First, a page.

Movie Review: The Lego Movie 2

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To those of us who had grown up on the Lego Games from Star Wars to Lord of The Rings, the triumph that was the first Lego Movie continued a strong tradition of quality based around the Lego extended universe. Visual Effects studio Animal Logic constructed a beautifully rendered world bursting with detail and based their style around the stop motion ‘brickfilms’ that fans would make in their own time. Crucially though the writing was sharp, self-aware, and most importantly sincere when it needed to be. As Chris Mckay said they “took something you could claim is the most cynical cash grab in cinematic history, basically a 90 minute LEGO commercial, and turned it into a celebration of creativity, fun and invention”.

So after both a Batman and Ninjago spinoff, has The Second Part managed to avoid the perils of the sequel? For the most part…yes. Picking up immediately after the first film, the real world boy finds out he now has to share the lego with his sister, therefore Emmett and his friends find their world under attack by Duplo, shiny stickers and all things ‘sistery’. This eventually culminates in Wildstyle, Batman and all of Emmett’s friends being abducted by the invaders.

Aesthetically speaking, LM:2 is another treat for the eyes and ears. The worlds feel constructed brick by brick and the sheer amount of stuff on-screen begs for repeat viewing in order to capture every easter egg. Combined with a talented voice cast breathing life into every character and you have a damn good cinema experience regardless of the story.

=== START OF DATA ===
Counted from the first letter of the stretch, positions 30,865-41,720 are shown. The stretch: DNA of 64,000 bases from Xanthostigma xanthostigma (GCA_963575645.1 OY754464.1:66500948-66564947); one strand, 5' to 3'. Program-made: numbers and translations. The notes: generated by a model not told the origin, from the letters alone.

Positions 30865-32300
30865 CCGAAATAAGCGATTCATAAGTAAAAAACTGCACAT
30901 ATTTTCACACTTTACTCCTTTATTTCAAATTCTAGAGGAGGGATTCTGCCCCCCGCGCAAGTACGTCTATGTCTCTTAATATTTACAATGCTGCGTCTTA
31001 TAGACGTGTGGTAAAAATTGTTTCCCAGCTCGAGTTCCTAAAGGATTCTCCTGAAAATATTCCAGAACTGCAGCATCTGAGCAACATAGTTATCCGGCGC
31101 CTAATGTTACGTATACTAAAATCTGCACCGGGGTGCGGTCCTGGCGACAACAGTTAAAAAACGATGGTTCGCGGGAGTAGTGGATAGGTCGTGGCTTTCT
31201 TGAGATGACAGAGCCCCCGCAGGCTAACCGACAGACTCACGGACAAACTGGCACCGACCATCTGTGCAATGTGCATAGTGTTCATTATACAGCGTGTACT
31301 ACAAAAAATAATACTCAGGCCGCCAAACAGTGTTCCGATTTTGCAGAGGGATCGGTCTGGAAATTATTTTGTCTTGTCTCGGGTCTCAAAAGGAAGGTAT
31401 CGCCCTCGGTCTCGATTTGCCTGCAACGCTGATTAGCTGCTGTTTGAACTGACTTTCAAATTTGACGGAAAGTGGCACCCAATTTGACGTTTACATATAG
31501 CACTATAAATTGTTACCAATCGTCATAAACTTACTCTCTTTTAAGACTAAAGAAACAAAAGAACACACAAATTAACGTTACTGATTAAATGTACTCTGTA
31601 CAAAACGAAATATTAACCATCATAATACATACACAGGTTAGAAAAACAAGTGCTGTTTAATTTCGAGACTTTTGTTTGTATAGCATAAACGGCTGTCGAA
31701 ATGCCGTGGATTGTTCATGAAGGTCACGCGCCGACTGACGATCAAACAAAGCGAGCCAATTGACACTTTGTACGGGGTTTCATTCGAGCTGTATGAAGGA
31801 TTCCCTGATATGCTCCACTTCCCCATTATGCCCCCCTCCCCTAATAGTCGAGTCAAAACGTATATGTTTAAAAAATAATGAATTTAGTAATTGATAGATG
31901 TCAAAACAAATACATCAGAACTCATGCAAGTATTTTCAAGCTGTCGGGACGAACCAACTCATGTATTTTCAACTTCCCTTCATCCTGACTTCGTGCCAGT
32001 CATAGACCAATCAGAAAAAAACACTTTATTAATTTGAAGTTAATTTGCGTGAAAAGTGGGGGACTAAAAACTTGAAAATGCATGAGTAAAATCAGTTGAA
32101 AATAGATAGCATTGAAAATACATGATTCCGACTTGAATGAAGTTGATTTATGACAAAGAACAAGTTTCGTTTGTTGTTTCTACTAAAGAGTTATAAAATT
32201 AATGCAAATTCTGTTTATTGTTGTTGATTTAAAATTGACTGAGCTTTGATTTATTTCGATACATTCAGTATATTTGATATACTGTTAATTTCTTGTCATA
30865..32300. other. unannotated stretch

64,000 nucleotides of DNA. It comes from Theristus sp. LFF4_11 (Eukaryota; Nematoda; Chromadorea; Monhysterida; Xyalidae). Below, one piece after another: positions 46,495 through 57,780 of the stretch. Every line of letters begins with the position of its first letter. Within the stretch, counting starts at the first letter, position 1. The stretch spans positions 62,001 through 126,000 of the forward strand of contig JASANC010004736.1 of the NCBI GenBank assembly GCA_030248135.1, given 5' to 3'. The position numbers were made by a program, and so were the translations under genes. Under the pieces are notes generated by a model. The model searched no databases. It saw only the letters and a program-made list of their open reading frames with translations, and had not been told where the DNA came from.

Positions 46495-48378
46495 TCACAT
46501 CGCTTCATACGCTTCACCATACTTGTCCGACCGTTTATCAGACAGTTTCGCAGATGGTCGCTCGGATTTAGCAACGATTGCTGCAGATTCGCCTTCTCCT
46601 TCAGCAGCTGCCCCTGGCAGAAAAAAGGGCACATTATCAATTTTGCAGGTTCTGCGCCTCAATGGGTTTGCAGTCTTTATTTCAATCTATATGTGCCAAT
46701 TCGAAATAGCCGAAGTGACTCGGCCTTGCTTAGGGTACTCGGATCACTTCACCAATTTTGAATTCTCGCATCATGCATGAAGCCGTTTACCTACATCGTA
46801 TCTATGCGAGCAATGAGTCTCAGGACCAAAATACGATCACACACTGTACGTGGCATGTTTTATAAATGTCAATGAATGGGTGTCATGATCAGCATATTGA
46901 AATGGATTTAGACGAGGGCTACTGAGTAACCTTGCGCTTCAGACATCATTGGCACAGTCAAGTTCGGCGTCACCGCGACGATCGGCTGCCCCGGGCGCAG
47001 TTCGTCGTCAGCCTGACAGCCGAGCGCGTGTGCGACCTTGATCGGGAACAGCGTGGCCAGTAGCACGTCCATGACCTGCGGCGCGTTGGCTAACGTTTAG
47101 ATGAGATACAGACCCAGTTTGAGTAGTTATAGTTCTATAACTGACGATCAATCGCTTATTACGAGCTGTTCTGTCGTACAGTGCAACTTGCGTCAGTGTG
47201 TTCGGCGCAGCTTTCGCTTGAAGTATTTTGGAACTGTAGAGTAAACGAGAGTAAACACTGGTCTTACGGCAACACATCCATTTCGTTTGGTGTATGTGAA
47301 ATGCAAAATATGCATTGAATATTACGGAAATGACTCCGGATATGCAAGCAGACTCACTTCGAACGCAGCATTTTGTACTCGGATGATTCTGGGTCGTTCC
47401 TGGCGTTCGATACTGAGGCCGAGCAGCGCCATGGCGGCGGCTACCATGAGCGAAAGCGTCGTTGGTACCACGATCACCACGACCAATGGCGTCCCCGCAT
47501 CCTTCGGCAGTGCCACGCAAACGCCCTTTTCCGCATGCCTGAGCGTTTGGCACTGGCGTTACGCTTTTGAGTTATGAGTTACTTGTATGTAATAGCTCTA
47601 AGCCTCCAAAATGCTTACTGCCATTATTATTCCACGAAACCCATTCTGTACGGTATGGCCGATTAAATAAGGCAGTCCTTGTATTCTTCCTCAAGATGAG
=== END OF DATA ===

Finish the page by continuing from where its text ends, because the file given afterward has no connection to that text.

Gags are slotted at every possible moment, taking the Mel Brooks approach: if a joke doesn’t land just move on to the next one. References, puns, slapstick, satire and more it’s all here in one form or another. If we measured comedy purely by laughs then LM:2 is a great film.

Frustratingly what the film has in-jokes it seems to lack in emotional sincerity. Something about the climax and twist failed to form any real lasting effect. The consequences of character’s actions don’t seem to register with them in a film that is all about how the things we say and do can have lasting effects, especially on those who love us.

Overall though not narratively as satisfying as the first, it delivers more than enough in both laughs and visuals. The Lego Movie 2 is a solid cinema experience that like the toy, is suitable for all ages.

Rating:  6 /10

Words by Ed Heap

 

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